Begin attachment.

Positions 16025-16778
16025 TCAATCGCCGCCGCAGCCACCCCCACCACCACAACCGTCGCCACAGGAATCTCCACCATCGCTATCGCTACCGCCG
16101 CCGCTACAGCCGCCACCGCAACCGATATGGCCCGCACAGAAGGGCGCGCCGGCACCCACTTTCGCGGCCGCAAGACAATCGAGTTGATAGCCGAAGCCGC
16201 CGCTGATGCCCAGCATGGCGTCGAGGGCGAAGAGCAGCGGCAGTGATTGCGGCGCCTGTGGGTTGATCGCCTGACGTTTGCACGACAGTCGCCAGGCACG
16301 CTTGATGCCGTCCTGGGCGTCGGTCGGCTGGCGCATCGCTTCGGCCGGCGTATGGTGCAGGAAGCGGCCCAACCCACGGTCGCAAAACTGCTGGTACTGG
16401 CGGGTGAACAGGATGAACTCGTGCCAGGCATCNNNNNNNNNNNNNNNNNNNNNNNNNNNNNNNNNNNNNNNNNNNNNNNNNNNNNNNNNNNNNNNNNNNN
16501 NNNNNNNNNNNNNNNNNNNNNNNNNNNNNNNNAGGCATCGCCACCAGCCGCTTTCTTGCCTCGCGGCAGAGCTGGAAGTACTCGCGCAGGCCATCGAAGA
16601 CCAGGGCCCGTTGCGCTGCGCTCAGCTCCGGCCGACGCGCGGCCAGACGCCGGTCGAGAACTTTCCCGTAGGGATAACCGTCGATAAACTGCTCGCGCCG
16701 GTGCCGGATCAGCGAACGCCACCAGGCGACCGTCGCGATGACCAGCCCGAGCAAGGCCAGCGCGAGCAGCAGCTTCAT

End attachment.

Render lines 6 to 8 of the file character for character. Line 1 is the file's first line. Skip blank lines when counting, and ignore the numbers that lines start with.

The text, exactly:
16401 CGGGTGAACAGGATGAACTCGTGCCAGGCATCNNNNNNNNNNNNNNNNNNNNNNNNNNNNNNNNNNNNNNNNNNNNNNNNNNNNNNNNNNNNNNNNNNNN
16501 NNNNNNNNNNNNNNNNNNNNNNNNNNNNNNNNAGGCATCGCCACCAGCCGCTTTCTTGCCTCGCGGCAGAGCTGGAAGTACTCGCGCAGGCCATCGAAGA
16601 CCAGGGCCCGTTGCGCTGCGCTCAGCTCCGGCCGACGCGCGGCCAGACGCCGGTCGAGAACTTTCCCGTAGGGATAACCGTCGATAAACTGCTCGCGCCG